When he first arrived in Lexington, John Calipari said he did not envision being Kentucky coach beyond age 60. Nothing in his first three seasons apparently has changed his mind.
Calipari said Friday that he probably would not be UK coach more than 10 seasons.
"What I didn't want to be is just a bitter, old coach," he said. "I just don't want to do that. I'd be surprised if I'm here longer than 10 years."
Calipari said he asked former UK coach Joe B. Hall how long someone could endure on the job. Hall answered, 10 years.
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"Not many jobs you wear the coat 24 hours, seven days a week," Calipari said. "Then it becomes how long can you go at the pace I go. At this pace, I'm not sure I'd be very good at 72, and still try to do this."
Calipari, who turns 53 on Feb. 10, noted that he's not looking for the exit.
"It took me 20 years to get here," he said. "So I'm not so quick to leave. ... When it's time, I think we'll all know."
How much fun he's having will be the key to a decision to retire, Calipari said. "This is one of those ones where as long as I'm having a ball, that means the kids will have fun. If I'm not having a ball doing it, I just won't do it."
Then with his voice taking on a growing hint of sarcasm, Calipari added, "I'll pass it on to the next guy and say, 'You'll do great. You'll do great things. I'm telling you, you'll love it.'"
Calipari declined to commit publicly to continuing UK's series with Indiana.
As he noted several times in the last two weeks, Calipari spoke of the difficulty of continuing to play Indiana, Louisville and North Carolina while the Southeastern Conference possibly expands from 16 to 18 games.
Calipari said he wanted the flexibility to schedule whatever non-conference opponents best fit UK's personnel each season. Kentucky being Kentucky, Calipari said he could wait until August to determine his roster and schedule accordingly.
When a reporter noted that Hall continued series with Indiana, Louisville and Kansas in the 1980s when Kentucky played an 18-game SEC schedule, Calipari replied, "And he was going nuts about it. He didn't want to. And he's no longer coaching here, either."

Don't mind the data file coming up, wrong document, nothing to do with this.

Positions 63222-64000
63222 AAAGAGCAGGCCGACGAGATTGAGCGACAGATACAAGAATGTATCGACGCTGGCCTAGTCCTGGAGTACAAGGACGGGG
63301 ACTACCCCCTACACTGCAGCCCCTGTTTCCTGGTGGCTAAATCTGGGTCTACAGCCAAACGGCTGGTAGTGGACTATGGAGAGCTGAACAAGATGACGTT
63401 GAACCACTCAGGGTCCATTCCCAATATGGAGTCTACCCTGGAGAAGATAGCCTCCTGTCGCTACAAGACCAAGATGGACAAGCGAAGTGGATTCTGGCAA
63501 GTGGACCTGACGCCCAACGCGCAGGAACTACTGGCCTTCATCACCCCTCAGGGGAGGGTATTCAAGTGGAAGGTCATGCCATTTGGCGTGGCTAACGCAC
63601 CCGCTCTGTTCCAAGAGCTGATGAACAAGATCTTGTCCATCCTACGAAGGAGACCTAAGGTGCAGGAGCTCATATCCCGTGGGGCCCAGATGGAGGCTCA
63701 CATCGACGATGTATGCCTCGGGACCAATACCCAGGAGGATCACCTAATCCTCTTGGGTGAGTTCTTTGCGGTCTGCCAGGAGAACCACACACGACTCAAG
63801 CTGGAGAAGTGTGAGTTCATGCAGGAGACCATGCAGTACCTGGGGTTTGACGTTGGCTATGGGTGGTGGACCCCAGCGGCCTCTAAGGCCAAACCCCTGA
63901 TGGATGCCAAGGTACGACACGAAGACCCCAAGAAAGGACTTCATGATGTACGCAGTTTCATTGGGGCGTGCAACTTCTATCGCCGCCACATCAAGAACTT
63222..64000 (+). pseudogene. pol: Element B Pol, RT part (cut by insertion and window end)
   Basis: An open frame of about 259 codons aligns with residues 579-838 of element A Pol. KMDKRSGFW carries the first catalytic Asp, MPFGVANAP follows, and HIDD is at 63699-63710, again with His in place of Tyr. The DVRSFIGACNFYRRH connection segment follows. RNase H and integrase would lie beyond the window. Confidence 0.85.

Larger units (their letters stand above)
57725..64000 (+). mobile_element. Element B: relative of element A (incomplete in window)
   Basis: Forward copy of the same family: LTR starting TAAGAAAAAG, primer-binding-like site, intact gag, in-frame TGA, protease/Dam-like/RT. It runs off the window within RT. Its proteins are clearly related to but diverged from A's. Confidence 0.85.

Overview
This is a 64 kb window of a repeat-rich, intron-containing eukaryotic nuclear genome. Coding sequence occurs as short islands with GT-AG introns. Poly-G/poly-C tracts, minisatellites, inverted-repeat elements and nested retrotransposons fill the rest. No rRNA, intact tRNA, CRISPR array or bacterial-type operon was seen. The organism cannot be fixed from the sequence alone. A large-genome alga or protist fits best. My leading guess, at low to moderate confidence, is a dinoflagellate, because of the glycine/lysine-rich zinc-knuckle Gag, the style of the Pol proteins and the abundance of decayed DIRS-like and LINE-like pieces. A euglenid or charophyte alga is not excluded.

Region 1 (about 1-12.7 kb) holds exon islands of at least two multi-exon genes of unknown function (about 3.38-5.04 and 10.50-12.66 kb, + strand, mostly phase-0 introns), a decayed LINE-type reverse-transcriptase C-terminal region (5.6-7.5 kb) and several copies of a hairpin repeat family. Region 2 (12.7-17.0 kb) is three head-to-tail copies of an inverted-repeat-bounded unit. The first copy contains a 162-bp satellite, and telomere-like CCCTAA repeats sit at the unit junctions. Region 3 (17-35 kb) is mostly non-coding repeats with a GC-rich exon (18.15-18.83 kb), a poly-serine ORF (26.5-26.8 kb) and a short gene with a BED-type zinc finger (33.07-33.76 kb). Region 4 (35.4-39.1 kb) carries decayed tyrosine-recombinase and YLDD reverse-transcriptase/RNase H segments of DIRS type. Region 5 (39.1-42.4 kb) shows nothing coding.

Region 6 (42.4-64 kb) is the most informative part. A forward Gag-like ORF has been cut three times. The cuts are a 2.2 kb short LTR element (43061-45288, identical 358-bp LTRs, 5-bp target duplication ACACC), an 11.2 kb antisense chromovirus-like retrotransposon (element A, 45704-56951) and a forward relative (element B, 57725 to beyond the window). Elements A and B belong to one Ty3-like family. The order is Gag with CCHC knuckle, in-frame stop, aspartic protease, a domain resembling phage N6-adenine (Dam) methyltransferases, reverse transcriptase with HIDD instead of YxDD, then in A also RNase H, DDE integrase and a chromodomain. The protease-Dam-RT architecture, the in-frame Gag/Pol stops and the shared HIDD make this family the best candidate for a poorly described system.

Crean on Davis
Through last weekend, UK freshman Anthony Davis ranked second nationally with an average of 4.5 blocks per game. C.J. Aiken of St. Joseph's leads the nation with an average of 5.0 blocks.
Davis' shot-blocking caught the eye of Indiana Coach Tom Crean. "There's just no way to duplicate this, and this is one thing that makes Davis such a special player," Crean said. "If there's a mistake made defensively, he can make up for it like maybe nobody else I've seen. ...
"I can't think of anybody that can make up for mistakes that his teammates might make, whether they go for a steal or they gamble. To cover the ground that he covers. It's amazing."
Offense vs. defense
Indiana goes into the game with one of the nation's best statistical offenses. The Hoosiers rank No. 8 in points (85.0 per game), No. 6 in overall shooting (52.3 percent) and No. 10 in three-point shooting (44 percent).
Kentucky leads the nation in field-goal defense (32.6 percent) and blocks (10.9 per game).
IU freshman Cody Zeller downplayed the notion that older brother Tyler, the center for North Carolina, would pass along advice on how to play Kentucky.
"Not too much," Cody said. "We don't talk about specifics too much. ... I didn't really want to talk to him after (UK beat UNC). He was a little down."
Dan Shulman and Dick Vitale will call the game for ESPN.